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Federal prosecutors have empaneled a grand jury to hear testimony about the murky 2008 re-election campaign of Council Chairman Kwame “Fully Loaded” Brown, according to one source who has already testified before the panel.
Brown’s lawyer, Fred Cooke Jr., says he’s not aware of any grand jury actions and says his client has not been called to testify.
The U.S. Attorney’s Office indicated last year that it had began investigating the finances of Brown’s 2008 campaign. In July, the Board of Elections and Ethics referred Brown’s case to federal prosecutors after an audit by the Office of Campaign Finance found all sorts of accounting irregularities, including $240,00o in payments to Brown’s brother, Che. After referring the case to the feds, then-BOEE Chairman Togo West told reporters that the board believed there had been “criminal” activity in the campaign. Kwame Brown has denied any wrongdoing.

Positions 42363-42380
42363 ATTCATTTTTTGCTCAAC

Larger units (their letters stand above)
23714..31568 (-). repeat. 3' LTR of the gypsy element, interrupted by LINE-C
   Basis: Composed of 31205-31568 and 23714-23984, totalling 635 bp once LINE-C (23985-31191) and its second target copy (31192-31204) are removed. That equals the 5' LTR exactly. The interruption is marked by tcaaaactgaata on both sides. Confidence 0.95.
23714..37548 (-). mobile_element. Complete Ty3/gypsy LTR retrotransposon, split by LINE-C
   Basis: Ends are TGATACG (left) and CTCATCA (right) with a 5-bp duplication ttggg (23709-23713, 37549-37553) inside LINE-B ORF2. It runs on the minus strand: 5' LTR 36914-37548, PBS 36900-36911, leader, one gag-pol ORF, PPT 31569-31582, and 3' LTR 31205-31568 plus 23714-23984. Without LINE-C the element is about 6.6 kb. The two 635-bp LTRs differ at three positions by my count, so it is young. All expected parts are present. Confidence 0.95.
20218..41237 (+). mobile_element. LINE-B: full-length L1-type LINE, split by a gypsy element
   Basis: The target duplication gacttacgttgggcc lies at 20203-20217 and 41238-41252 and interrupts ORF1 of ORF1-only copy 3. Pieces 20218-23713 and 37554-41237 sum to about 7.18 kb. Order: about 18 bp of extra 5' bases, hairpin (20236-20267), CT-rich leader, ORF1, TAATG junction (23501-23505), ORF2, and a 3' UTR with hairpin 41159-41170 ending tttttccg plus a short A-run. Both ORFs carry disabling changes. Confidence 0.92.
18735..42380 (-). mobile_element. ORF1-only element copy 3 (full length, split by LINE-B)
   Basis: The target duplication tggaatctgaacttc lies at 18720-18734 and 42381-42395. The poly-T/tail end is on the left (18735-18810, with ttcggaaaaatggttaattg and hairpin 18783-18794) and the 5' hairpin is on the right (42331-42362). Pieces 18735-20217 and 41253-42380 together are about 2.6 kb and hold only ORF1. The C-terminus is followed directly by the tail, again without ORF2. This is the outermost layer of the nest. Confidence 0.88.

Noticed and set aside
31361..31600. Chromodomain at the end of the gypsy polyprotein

A spokesman for the U.S. Attorney’s Office declined comment, citing the agency’s ongoing investigation of Brown’s campaign. When the feds empanel grand juries, it’s often a step that precedes an indictment. But grand juries can also be used in highly publicized cases, like Brown’s, to close out investigations without filing charges.
Photo by Darrow Montgomery